Thesis Details

Thesis Title: Reduction of Frictional Forces at Weaving Using Low-Friction Coatings on Weaving Components
Thesis Author: William Harton Jr.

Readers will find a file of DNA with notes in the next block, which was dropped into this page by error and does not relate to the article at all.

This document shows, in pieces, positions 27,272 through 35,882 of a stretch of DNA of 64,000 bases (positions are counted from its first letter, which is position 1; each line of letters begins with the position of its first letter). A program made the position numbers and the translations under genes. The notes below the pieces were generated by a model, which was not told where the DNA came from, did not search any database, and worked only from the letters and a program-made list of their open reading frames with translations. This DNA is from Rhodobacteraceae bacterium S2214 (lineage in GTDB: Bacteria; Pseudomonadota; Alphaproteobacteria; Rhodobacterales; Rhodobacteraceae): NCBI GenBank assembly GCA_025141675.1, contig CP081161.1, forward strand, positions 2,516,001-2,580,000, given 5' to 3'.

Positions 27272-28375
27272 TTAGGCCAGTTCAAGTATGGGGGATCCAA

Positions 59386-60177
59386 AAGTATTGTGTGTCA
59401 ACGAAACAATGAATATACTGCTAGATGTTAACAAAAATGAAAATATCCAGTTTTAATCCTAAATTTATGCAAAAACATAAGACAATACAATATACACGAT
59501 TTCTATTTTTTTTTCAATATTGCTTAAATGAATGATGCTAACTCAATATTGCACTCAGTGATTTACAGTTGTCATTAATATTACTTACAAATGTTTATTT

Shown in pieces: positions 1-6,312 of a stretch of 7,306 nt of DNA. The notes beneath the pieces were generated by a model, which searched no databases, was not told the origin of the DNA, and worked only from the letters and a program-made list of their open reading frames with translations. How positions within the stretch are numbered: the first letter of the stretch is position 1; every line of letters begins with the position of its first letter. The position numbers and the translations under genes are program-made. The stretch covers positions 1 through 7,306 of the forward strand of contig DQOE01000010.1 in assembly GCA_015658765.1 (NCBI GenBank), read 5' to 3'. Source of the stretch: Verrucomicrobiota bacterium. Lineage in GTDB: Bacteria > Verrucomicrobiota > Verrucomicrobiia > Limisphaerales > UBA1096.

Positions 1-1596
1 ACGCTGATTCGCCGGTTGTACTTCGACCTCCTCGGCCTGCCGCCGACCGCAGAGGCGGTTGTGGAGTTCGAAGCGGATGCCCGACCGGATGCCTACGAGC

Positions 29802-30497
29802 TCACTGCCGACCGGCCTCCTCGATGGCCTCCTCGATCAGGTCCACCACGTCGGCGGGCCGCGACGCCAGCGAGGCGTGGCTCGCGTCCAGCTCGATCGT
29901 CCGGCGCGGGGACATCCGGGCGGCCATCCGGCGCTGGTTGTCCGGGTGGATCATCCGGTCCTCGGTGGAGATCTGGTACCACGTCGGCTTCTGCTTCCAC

Abstract: Before most types of yam can be woven into fabric, it must first be coated with a protective chemical known as size. The sizing process adds an estimated $0.1464 to the cost of the final product. Once size is applied to the yam, it must then be removed from the fabric prior to dyeing and finishing. The high cost associated with the application and removal of size makes the process a target for cost reduction. However, the sizing of yam is necessary in order for the yam to withstand the harsh forces of the weaving process. Of all the components that contact the yam during weaving, the heddle has been shown to be the most damaging to the yam. The purpose of this research was to determine the appropriate low-friction coating to apply to each heddle to minimize the abrasion of the yam by the heddle. Once the abrasive forces on the yam were reduced, the amount of size used to protect the yam could also be reduced, lowering the cost associated with the sIzmg process. The Reutlinger Webtester was used to determine the appropriate heddle coating. Three sets of the friction posts used by this equipment to abrade the yam were coated with three different coatings in order to determine which coating would abrade the yam the least. These coatings included a thermally-sprayed alumina coating, a titanium nitride coating, and a diamond-like carbon coating. The single best coating selected from this trial was used to coat an entire set ofheddles and a full-scale weaving trial was conducted to determine if coating the heddles would significantly lower machine stop levels.